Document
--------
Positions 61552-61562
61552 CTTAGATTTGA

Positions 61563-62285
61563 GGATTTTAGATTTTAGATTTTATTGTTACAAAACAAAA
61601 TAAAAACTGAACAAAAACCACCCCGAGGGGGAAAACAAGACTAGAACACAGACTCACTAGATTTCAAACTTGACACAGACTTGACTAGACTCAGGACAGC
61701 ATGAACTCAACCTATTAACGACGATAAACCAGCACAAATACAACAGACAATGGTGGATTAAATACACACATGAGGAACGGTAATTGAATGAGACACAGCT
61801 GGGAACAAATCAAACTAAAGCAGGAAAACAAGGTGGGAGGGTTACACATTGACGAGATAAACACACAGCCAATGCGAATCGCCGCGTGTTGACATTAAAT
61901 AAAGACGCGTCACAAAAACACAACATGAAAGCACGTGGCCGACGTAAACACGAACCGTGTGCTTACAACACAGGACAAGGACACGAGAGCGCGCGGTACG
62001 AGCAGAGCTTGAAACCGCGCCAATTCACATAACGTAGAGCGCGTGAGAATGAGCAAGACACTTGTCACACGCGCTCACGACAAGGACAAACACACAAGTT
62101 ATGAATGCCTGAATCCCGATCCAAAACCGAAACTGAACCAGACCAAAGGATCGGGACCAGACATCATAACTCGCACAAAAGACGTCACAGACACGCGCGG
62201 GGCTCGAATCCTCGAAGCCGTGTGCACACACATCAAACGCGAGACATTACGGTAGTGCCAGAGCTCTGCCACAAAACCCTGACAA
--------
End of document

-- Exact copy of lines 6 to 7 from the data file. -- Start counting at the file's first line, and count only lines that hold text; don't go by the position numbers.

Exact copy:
61701 ATGAACTCAACCTATTAACGACGATAAACCAGCACAAATACAACAGACAATGGTGGATTAAATACACACATGAGGAACGGTAATTGAATGAGACACAGCT
61801 GGGAACAAATCAAACTAAAGCAGGAAAACAAGGTGGGAGGGTTACACATTGACGAGATAAACACACAGCCAATGCGAATCGCCGCGTGTTGACATTAAAT